With these considerations in mind, it is very important that Canadian governments do not put Canadian businesses at a disadvantage with respect to international competition. While they do have mandates to protect Canadian consumers, they should be measured in their regulations to ensure that they are not incentivizing Canadian blockchain businesses to pick up and move to a different country. It is a really difficult line that Canadians governments considering bitcoin and blockchain regulation are walking right now, but we run the risk of regulating the industry out of existence in Canada if they take an approach that is too heavy-handed.


In its early days, Bitaccess went to Silicon Valley to get funding and mentorship through Y Combinator. Do you still consider such a move essential for Canadian tech start-ups? If so, what more must be done in Canada to support the tech start-up ecosystem and provide its promising innovators and companies with the tools and capital they need to build up here at home?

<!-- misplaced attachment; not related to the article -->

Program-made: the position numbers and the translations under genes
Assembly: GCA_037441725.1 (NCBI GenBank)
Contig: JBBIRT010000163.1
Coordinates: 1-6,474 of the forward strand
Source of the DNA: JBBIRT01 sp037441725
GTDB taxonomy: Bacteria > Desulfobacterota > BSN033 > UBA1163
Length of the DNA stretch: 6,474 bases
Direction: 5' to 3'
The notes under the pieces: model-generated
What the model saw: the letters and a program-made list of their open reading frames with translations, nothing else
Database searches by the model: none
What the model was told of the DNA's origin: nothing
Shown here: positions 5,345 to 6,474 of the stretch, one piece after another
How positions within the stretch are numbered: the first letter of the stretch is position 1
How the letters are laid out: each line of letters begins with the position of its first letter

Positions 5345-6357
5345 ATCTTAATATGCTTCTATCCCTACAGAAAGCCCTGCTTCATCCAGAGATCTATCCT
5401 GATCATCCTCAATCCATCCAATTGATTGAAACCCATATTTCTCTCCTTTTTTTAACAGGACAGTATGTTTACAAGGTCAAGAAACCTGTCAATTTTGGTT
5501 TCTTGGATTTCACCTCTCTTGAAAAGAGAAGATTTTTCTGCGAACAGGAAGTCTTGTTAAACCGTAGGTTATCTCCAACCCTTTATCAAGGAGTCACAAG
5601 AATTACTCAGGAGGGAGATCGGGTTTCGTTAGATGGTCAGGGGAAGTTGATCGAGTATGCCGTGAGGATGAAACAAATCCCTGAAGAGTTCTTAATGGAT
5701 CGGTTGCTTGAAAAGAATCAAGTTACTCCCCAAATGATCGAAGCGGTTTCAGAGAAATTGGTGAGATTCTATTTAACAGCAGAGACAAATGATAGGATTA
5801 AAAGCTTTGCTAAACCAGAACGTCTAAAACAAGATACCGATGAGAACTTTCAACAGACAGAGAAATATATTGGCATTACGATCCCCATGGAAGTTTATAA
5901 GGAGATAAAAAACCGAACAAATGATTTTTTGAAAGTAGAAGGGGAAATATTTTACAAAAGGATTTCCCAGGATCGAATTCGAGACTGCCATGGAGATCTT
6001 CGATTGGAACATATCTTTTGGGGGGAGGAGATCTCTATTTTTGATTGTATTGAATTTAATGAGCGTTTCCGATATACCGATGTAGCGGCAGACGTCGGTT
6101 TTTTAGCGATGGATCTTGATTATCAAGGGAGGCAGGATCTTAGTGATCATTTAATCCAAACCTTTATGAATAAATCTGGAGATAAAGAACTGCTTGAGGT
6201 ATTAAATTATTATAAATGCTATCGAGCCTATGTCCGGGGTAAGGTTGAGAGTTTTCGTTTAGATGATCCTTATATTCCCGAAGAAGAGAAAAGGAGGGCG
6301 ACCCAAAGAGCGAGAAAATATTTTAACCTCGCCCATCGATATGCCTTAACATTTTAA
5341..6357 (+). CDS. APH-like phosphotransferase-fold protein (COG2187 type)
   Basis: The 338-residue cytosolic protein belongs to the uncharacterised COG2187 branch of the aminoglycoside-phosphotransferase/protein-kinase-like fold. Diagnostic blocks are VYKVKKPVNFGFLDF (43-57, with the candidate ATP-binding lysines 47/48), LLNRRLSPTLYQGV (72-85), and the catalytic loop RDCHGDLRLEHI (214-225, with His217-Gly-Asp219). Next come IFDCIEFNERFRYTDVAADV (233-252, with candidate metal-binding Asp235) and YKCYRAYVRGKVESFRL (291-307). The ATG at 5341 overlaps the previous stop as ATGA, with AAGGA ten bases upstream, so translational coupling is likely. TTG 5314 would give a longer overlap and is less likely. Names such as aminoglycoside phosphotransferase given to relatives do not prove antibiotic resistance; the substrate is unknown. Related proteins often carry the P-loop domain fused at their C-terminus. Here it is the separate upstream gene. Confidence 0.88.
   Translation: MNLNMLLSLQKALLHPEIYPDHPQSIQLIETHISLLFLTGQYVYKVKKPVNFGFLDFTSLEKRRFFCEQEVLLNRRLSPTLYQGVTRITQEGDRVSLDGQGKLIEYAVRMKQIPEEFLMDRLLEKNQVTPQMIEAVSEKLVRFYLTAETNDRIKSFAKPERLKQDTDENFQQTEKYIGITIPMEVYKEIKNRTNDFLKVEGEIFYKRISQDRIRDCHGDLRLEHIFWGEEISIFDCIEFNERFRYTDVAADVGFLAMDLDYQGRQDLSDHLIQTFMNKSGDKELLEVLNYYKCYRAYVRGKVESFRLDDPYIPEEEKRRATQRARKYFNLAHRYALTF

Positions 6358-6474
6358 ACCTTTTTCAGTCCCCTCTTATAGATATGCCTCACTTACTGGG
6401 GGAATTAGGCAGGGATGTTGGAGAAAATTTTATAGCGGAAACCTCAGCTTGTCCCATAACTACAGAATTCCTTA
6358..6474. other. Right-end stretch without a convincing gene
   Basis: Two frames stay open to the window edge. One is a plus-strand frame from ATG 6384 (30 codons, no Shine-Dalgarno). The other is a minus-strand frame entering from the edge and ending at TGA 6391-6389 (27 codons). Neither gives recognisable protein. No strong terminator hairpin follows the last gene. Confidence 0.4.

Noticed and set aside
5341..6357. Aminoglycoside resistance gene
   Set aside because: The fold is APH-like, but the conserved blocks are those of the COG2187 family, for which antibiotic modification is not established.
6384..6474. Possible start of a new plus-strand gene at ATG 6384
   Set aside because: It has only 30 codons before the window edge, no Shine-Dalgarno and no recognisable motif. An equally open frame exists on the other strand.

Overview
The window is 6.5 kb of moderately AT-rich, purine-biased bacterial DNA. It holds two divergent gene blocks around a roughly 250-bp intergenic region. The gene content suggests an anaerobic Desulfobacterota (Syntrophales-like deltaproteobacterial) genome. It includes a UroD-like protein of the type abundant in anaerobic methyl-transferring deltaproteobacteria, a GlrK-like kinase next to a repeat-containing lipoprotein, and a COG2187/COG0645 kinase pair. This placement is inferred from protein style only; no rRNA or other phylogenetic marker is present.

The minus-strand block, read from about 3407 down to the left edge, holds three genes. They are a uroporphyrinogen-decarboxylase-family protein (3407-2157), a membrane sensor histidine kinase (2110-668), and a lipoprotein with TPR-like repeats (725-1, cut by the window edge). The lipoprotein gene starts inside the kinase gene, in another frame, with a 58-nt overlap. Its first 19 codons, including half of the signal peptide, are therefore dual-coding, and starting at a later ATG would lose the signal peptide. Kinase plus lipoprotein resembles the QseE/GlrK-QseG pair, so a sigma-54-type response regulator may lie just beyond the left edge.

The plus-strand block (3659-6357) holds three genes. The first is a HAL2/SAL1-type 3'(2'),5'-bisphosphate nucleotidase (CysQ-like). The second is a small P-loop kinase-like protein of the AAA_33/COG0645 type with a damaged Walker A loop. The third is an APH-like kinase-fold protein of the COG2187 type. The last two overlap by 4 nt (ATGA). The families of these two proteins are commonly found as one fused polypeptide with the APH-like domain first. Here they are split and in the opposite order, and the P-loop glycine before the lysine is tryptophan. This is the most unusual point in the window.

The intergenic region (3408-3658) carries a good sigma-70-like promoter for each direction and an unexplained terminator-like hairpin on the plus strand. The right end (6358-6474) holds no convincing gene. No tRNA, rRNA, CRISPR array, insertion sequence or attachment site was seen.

The first thing I would say is that if there are any Canadian entrepreneurs who believe that they have a big idea and have the opportunity to go live and work in Silicon Valley for any period of time, I highly encourage them to do it. As much as I am a patriot, I am very much an entrepreneur and sometimes the best thing for an entrepreneur is to be around other high performing entrepreneurs, and there is a very high concentration of them in Silicon Valley.